Hendrix mentions that Mitch Mitchell and Noel Redding also have “Gloria”s, and there is some kind of “scene” going on that involves the arrival of a pot dealer and, subsequently, the police. “Gloria, get off my chest,” Jimi says. “We gotta get out of here.” Meanwhile, he’s playing some amazing guitar, and Mitchell is just on fire, and the song is a long way from its beginnings with Them.

Van Morrison

It still belonged to Van Morrison, who has had a notoriously ambivalent relationship with some of his earlier hits, but has almost always stuck with “Gloria”: it’s on his landmark live album It’s Too Late to Stop Now, and he’s revisited it over and over through the years, on record with John Lee Hooker, live with U2 (who not only have done Morrison’s song, but wrote their own song called “Gloria”) and Elvis Costello, on TV with Jools Holland’s big band.

But in 1975, Patti Smith found a way to radically reinterpret it by incorporating it into the lead track from her debut album Horses. The cut is in two parts, the first ("In Excelsis Deo") starts off with a stark statement of intent - “Jesus died for somebody’s sins, but not mine” - and keeps building and building until Smith through a window, sees a “sweet young thing,” and she’s transfixed.

It’s almost unbearably tense, the way Patti’s group coils around the melody, the rising excitement in her voice. It’s midnight (naturally: that’s when this always happens), and the woman comes up the stairs in “a pretty red dress” and knocks on the door, and you don’t even realize it, but the song is sneakily turning into Van Morrison’s: Patti asks the girl’s name. “And her name is … and her name is … and her name is … G …” you know the rest.

With this performance, Patti’s done two things. She’s made a breathtaking breakthrough that’s completely new, and connected it with rock tradition (her guitarist Lenny Kaye is steeped in the era of “Gloria,” and compiled the essential garage-rock collection Nuggets). It was a tremendous cultural moment.

Nothing has been able to stop “Gloria” because the song is whatever it needs to be. It’s remained a rock staple. Iggy Pop did it live (and singing “I-G-G-Y-P-O-P”), Joe Strummer’s pre-Clash band the 101’ers had it in their repertoire and so did Bon Scott’s group the Spektors, Santa Esmeralda cut in in ’77. On his 1978 tour, Bruce Springsteen often would include it as part of a medley with “She’s The One,” and sometimes “Not Fade Away.” R.E.M. was performing it in the eighties, and so was David Bowie, in conjunction with his own “The Jean Genie” (and, at least once, with “Maria” from West Side Story).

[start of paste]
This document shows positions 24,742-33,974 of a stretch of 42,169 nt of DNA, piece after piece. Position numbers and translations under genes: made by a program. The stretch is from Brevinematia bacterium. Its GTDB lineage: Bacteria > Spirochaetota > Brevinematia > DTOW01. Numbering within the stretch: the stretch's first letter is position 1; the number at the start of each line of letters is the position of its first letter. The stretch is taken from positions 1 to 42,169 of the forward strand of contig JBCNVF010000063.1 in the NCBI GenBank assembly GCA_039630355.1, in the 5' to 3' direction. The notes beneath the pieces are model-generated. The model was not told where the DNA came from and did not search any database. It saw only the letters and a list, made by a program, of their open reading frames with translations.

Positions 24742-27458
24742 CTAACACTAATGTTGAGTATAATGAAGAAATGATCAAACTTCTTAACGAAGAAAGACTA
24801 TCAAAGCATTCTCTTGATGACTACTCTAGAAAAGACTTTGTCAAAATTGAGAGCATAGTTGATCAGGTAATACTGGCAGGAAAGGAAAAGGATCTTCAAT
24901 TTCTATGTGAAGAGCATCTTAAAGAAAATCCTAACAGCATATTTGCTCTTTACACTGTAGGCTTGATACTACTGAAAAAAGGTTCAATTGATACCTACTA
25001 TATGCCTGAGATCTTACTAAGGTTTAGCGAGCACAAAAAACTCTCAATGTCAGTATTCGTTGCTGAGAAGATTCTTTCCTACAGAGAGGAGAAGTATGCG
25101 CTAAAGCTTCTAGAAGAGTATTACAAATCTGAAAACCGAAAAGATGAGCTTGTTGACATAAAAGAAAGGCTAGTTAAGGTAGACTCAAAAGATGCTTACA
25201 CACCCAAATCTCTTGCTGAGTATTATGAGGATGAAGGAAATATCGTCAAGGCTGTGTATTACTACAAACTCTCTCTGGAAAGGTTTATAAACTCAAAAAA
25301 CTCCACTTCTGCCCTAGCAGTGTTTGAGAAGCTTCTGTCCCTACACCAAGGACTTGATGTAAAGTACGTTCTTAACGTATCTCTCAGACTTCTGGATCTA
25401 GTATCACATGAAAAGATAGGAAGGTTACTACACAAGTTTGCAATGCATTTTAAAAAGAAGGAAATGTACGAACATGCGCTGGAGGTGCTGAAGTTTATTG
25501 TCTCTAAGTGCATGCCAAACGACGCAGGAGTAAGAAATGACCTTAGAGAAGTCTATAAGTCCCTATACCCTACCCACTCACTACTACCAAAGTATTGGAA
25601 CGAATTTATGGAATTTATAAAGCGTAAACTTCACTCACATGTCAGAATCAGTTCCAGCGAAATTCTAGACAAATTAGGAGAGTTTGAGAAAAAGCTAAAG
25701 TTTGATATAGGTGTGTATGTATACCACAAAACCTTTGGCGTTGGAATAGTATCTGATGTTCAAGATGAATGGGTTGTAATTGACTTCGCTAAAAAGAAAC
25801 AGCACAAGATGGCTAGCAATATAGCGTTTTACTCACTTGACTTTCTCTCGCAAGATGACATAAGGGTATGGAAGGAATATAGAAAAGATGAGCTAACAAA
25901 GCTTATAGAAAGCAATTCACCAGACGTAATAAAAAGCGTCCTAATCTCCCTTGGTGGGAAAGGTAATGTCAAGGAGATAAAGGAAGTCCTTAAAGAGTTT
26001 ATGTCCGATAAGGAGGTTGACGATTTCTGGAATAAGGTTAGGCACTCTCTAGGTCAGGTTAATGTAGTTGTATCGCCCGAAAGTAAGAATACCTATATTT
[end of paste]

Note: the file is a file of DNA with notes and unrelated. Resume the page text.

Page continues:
Some more recent live interpretations stand out. At Red Rocks (2001), Rickie Lee Jones starts to play it, and after about a minute and a half, it turns into a reminiscence. The band keeps on riffing on those three chords, those chords that give the singer all the freedom in the world to amplify, to comment, to reflect.

“I was twelve when this song came out,” she says, “and I have never forgotten, I would never forget, that’s why I will never get old, what it felt like to me as he described this [and here she pauses] girl.” “I’m gonna shout it all night, gonna shout it every day,” the song goes, and if you were around twelve years old when it came out, as Rickie Lee was, or you were more like fifteen or sixteen, as Bruce Springsteen and Tom Petty were, that shout of ecstasy was something that made possibilities open up for you. And that’s why Springsteen (who introduced it at a 2008 show by saying “Bring it back to where it all started! Follow me boys!”) and Petty can’t stop going back to it. It probably was where it all started, in their nascent rocking days.

Petty makes it almost like a prequel. It became a set-piece for him and the Heartbreakers in the late nineties, and up to this century, and there are versions floating around, from German TV, from Bonnaroo, where he unspools a story about walking on an uptown street and approaching this woman: “Don’t walk so fast,” he tells her. “I’m a true believer and I loved you at first sight.” She spurns him, she bolts (in one version, she tells him he smells like marijuana), and he’s getting nowhere.

Like Springsteen in “Rosalita,” he plays the only card he has. “I got this little rock and roll band,” he says. “Things are going good.” We don’t know what happens, ultimately, except this: all he wants to know is her name, this tiny shred of information. And suddenly, he hears it. Not from her, but from the wind. The wind began to sing her name. At this point, Petty’s audience knows what its part is, and the band has been patiently waiting for this eruptive moment, and like a huge gust of wind, the name rises up from the crowd, louder and louder: “Gloria!” Because even five decades after she first appeared, there’s no one anywhere who doesn’t know who she is, and the power she has.